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Friday, May 24, 2013

Testicular Enlargement in a Stallion

A 19 year-old stallion presented for the complaint of testicular enlargement. On physical exam, the left testes palpated firm, non-painful and was approximately 30-40% larger than the right testes (Figure 1). The potential differentials for an enlarged testes in a stallion include testicular neoplasia (cancer), hydrocele, scrotal hernia, testicular torsion, and orchitis. Definite diagnosis is based on ultrasound exam and histologic exam of the abnormal tissue. Ultrasound exam of the stallion's testes was performed during the initial visit.

Figure 1
In Figures 2 and 3, the left testes is imaged via ultrasound. The testicle appears to be divided by two tissues-types which vary in density or echogenicity (degrees of brightness). The normal tissue appears brighter or hyper-echogenic whereas the abnormal tissue appears darker or less echogenic. The edges of the abnormal tissue are distinct and there are multiple, small "stars" or areas of increased echogenicity throughout the abnormal tissue. 

Figure 2

Figure 3
Ultrasound exam of the right testes revealed a homogeneous tissue consistent with normal testicular structure (Figure 4). The echogenicity did NOT vary throughout the testicle and the over-all size of the testicle was less than the left testicle. In Figure 5, the left and right testicles were imaged simultaneously and the difference in testicular architecture becomes more clear when comparing the "normal" right tests to the "abnormal" left testes.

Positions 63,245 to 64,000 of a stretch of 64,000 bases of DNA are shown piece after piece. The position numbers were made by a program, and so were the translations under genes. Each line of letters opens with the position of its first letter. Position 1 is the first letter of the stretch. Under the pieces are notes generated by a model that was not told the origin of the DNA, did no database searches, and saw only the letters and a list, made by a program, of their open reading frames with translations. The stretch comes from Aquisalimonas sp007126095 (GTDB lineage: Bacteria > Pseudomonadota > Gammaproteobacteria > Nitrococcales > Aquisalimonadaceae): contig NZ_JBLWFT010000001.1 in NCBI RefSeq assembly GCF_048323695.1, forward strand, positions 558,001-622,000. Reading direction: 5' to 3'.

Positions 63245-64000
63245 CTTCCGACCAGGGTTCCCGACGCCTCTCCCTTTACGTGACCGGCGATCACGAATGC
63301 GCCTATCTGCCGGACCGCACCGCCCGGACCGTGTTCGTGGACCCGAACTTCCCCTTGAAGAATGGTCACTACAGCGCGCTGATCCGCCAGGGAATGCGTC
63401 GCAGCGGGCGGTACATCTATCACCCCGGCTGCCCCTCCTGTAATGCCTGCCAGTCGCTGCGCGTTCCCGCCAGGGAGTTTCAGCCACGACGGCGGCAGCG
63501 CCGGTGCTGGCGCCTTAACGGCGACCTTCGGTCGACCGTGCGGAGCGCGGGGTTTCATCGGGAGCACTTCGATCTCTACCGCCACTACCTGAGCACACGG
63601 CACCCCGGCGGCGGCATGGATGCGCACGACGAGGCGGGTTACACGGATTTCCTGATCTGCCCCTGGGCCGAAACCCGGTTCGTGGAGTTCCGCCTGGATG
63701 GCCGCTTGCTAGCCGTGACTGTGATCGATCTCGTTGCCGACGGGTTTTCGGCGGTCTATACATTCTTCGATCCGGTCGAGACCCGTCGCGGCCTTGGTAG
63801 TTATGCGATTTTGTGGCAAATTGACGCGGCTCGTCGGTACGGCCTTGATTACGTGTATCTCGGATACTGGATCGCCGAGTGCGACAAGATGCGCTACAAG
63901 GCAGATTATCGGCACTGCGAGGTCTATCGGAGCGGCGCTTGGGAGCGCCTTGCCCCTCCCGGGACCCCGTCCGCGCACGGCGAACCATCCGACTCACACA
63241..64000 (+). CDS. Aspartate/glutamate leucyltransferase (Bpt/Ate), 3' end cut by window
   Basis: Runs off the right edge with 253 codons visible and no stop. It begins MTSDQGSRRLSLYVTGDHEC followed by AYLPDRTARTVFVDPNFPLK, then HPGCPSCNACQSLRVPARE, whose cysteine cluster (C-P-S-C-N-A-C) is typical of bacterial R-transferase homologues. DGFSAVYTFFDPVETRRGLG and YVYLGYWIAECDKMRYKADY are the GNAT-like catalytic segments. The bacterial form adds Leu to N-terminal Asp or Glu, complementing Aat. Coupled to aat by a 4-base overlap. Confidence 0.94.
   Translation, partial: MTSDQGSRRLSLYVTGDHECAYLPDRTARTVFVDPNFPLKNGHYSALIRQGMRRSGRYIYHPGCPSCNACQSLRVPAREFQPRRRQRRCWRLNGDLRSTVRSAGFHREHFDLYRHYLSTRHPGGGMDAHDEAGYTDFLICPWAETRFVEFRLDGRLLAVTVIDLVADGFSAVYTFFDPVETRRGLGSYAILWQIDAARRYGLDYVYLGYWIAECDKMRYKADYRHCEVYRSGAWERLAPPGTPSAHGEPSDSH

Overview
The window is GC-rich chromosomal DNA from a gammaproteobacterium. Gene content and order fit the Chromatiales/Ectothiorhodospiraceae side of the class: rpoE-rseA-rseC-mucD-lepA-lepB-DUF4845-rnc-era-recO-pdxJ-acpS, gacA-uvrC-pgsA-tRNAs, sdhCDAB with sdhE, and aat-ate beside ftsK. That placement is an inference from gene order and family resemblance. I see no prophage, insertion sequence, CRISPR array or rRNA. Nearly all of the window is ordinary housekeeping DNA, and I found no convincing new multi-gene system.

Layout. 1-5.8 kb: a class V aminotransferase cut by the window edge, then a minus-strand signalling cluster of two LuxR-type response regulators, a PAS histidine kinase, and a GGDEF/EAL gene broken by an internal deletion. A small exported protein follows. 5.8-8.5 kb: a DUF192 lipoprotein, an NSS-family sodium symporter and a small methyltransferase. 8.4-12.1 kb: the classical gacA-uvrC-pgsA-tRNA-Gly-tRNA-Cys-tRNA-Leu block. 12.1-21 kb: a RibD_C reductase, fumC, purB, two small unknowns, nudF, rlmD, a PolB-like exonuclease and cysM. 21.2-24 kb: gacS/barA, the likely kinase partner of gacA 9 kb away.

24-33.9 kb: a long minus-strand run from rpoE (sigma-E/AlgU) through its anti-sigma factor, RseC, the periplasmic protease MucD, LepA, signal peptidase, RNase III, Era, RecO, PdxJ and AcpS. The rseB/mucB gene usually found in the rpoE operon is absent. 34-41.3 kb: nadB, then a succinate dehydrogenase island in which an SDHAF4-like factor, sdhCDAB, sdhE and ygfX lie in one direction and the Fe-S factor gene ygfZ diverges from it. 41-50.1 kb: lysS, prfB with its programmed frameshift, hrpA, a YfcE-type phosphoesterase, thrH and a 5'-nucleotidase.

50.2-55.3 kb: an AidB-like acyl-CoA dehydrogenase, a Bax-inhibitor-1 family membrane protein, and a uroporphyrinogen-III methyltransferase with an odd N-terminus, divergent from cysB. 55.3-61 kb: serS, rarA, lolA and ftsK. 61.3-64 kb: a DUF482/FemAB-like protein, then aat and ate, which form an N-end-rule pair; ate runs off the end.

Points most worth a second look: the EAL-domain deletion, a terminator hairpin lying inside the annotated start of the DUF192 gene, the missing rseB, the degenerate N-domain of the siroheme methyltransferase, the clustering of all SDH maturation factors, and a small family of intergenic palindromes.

Figure 4

Figure 5

Testicular neoplasia or cancer is relatively rare in stallions compared to dogs. The types of cancer include seminomas, sertoli cell tumors, and leydig cell tumors. Histopathologic exam is required to determine the type of testicular cancer. All three types of cancer will result in compromise of normal sperm-producing tissue and thus reduction in fertility. Seminomas are the most common of the three types of testicular cancer in stallions and may have a high degree of malignancy and invasiveness. Scrotal hernia, testicular torsion and orchitis are additional causes of testicular enlargement which are typically associated with varying degrees of pain and inflammation. Ultrasound findings of these conditions may include small intestinal loops, dilated vascular supply and pockets of purulent debris. Similar to testicular cancer, these conditions typically alter the conditions for normal sperm production and will reduce fertility. A more benign cause of testicular enlargement is known as a hydrocele. This corresponds to an accumulation of abdominal fluid within the scrotal sac. Although benign, the increase in fluid may cause change in temperature and pressure which will also affect sperm production. This condition is more easily confirmed with ultrasound exam alone!.

The stallion in this case is scheduled for surgical removal of the affected testes for definitive identification of the cause for the testicular enlargement. Stay tuned!! 

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